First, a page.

WorldCat locates four copies, only two in the US (Princeton, Dayton).

Contemporary limp vellum, title inked to spine; spine a little creased with two small wormholes at tail. Text is age-toned and clean, with tiny chips (really "nicks") to a fore-edge or two only. => Treasurable.  (41302)   Add to My BOOK-STACK

The LEC on Book Arts

(Limited Editions Club). Macy, George, ed.  The dolphin number two. A journal of the making of books. New York: The Limited Editions Club (at the Yale University Press), 1935. Folio (30.9 cm, 12.18"). 329, [21] pp.; illus.

Special publication from the Limited Editions Club: an enjoyable collection of essays on typography and typecasting, the aesthetics and planning of illustrated books, illustration techniques, papermaking, bookbinding, the printing of music, the work of W.A. Dwiggins, etc., written by some of the most prominent names associated with the LEC.
        This is => one of 2000 copies printed, with the prospectus laid in.

Bibliography of the Fine Books Published by the Limited Editions Club, S-3. Publisher's black cloth, spine stamped in silver and gilt; minor, very faint scuffing, otherwise clean. A few leaves creased along outer margins (marking imprint of where prospectus was laid in); pages fresh and crisp. => Engrossing.  (41300)   Add to My BOOK-STACK

For a description with illustration, please see our  GENERAL MISCELLANY.  If you don't easily find the item, please email us.

A Bowery "B'Hoy" Makes Good

Southworth, Mrs. E.D.E.N.  Capitola's peril. New York: A.L. Burt & Co., [ca. 1890]. 12mo (19.2 cm, 7.55"). [2], 246, [6 (adv.)] pp.

The exciting conclusion of The Hidden Hand, Southworth's most popular novel. "Madcap" scrappy Irish-American tomboy Capitola, rescued from street life in New York City and removed to a Virginia plantation, embarks on further adventures before settling down to her happy ending. The entire work was originally serialized and then printed in book form under the Hidden Hand title, and subsequently often published in two volumes as The Hidden Hand and Capitola's Perils. This is an early if not the first printing of the latter as a separate item, now uncommon as such, with the present copy being => in the publisher's original dust jacket.
        Binding: Publisher's light yellow cloth decoratively stamped in maroon and dark green, front cover with color-printed pictorial paper onlay, in color-printed dust jacket as above. => Cover and jacket sport three-quarter portraits of a charming, intelligent-looking young woman of the period; not the SAME girl, however!

This ed. not in Wright; see Wright, III, 5090 for single-volume first ed. Bound as above, volume slightly shaken, edges and spine extremities rubbed, tiny spots of insect damage to front joint; jacket darkened with spine head chipped and lower portion of spine torn away. Pages evenly age-toned, otherwise clean.  (41299)   Add to My BOOK-STACK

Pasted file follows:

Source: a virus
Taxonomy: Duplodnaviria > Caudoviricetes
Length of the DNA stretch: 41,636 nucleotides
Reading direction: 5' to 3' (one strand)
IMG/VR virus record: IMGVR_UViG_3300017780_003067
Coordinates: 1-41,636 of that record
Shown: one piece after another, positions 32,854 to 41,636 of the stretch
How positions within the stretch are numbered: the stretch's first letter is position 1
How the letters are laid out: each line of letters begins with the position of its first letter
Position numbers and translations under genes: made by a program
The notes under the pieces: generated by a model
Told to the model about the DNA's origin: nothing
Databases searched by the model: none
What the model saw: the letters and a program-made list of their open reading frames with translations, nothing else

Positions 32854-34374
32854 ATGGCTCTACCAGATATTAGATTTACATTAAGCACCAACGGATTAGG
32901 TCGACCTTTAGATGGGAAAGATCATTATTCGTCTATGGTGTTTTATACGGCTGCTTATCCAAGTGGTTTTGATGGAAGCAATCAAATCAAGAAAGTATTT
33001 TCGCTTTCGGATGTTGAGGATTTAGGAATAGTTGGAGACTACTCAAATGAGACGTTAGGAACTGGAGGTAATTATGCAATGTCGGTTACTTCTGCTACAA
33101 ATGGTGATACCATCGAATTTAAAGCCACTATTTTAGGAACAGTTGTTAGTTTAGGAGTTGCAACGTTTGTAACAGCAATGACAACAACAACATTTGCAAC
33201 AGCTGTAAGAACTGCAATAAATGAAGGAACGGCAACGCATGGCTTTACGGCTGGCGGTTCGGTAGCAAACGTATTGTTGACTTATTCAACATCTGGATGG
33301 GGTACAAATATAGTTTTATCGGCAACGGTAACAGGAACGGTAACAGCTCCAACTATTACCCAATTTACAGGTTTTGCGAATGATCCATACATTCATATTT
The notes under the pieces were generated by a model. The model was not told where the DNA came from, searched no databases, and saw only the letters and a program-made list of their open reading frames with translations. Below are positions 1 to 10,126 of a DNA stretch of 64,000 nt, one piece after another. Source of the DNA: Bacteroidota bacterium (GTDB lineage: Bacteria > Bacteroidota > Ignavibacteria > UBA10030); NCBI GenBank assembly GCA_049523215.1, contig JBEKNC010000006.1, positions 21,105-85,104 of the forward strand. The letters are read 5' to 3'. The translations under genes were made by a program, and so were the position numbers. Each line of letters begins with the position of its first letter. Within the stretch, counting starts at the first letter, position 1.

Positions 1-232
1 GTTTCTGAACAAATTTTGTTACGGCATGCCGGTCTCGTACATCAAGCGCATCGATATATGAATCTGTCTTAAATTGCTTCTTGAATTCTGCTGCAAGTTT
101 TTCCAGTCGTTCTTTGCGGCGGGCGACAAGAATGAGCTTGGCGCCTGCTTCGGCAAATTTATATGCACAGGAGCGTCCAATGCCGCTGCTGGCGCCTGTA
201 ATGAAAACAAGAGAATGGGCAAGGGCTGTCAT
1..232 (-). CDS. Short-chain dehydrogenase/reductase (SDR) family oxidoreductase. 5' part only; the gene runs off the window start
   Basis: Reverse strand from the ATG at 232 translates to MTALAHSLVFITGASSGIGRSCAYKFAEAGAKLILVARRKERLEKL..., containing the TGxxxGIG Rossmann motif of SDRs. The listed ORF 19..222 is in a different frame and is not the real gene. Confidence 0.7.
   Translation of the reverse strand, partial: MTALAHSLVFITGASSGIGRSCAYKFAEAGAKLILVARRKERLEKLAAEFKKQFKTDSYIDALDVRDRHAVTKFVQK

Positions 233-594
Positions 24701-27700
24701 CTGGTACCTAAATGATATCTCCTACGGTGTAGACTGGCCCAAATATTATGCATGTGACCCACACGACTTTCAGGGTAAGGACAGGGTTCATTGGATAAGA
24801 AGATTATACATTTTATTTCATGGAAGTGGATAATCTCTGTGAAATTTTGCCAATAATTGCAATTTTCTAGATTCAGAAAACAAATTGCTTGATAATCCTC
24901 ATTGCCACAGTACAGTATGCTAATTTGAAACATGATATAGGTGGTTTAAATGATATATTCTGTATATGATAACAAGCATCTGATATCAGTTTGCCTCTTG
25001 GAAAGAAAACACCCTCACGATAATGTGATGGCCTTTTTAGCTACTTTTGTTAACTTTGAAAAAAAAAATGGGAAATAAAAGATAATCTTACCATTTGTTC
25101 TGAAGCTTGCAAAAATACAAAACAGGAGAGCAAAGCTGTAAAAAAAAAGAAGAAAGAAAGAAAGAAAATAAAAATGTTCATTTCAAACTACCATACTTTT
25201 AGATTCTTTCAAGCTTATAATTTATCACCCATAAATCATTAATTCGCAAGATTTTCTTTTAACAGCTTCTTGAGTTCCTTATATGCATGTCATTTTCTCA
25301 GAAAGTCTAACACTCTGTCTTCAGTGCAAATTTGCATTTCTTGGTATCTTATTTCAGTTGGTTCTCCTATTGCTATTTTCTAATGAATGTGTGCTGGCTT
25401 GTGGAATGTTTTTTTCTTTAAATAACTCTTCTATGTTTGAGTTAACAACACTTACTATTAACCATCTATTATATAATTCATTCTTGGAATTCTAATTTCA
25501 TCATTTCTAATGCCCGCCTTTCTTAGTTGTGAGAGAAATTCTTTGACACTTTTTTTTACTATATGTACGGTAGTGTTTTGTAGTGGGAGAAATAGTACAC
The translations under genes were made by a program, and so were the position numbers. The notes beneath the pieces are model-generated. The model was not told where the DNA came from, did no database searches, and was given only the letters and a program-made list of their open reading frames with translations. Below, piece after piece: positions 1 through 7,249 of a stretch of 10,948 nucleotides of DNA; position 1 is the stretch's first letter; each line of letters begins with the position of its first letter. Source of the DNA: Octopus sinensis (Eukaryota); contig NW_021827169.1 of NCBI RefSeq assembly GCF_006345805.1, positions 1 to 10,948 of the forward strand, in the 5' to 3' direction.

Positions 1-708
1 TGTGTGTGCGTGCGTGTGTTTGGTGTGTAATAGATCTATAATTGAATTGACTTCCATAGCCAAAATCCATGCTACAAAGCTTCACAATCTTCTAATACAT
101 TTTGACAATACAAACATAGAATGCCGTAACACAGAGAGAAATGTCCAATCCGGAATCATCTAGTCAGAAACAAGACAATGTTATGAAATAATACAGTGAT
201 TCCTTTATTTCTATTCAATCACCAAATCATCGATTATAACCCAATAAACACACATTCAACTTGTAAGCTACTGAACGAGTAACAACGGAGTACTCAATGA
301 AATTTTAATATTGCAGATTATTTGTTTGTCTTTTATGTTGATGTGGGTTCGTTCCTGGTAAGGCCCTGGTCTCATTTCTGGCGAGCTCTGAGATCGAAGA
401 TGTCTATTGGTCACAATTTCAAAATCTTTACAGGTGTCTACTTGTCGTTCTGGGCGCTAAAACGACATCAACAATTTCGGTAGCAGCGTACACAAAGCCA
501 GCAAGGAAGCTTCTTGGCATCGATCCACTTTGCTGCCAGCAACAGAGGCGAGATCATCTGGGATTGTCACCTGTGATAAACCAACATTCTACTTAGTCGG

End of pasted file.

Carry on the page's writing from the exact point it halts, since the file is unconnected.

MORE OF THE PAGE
For a description with illustration, please see our  GENERAL MISCELLANY.  If you don't easily find the item, please email us.

Sentimental Stories, in an Elegant Margaret Armstrong Binding

Reed, Myrtle.  The white shield. New York: G.P. Putnam's Sons, 1912. 8vo (20.5 cm, 8"). Col. frontis., [2], xi, [1], 343, [1] pp.; 4 plts.

Posthumously printed short stories from a popular author, with => music figuring prominently in several of the pieces. This is the stated fourth printing of the first edition, with a color-printed frontispiece and four additional plates done by Dalton Stevens.
        Binding: Publisher's lavender cloth, front cover with lily design stamped in gilt, white, and purple, spine with decorative gilt-stamped title. Top edges gilt, others deckle. => Signed "MA," Margaret Armstrong.
        This is one of a series of twelve of Reed's books for which Armstrong did the designs, all on the same lavender cloth. The Reed covers are among her best-known, and this one is quite pleasing with its lily-petal mosaic effect.

Smith, American Fiction, 1901–1925, R-122; Gullans & Espey, Checklist of Trade Bindings Designed by Margaret Armstrong, 182. Bound as above, minimal rubbing to extremities and stamped lilies, minor sunning to spine; front cover clean and bright. Plates with small areas of spotting to upper edges, apparently from printer. => A very nice copy.  (41298)   Add to My BOOK-STACK

For a description with illustration, please see our  GENERAL MISCELLANY.  If you don't easily find the item, please email us.

Signed Binding — Decorative Designers

Merriman, Henry Seton.  The vultures: A novel. New York: Harper & Brothers, 1902. 8vo (19.2 cm, 7.55"). vi, [2], 340, [3 (2 adv.)] pp.; 8 plts.

First American edition of this thriller-romance featuring international espionage, set largely in Poland and leading up to the events of 1881. The => binding is signed "DD" for Decorative Designers; the eight plates are unsigned.
        Provenance: Front free endpaper with ownership inscription of Theodore H. Swan.

Publisher's green cloth, front cover and spine stamped in dark brown and gilt; very slight rubbing to extremities, otherwise clean and fresh. Pages faintly age-toned. One leaf with chip in upper margin; one leaf with tear from upper margin, extending into a few lines of text without loss. A solid, pleasing copy.  (41297)   Add to My BOOK-STACK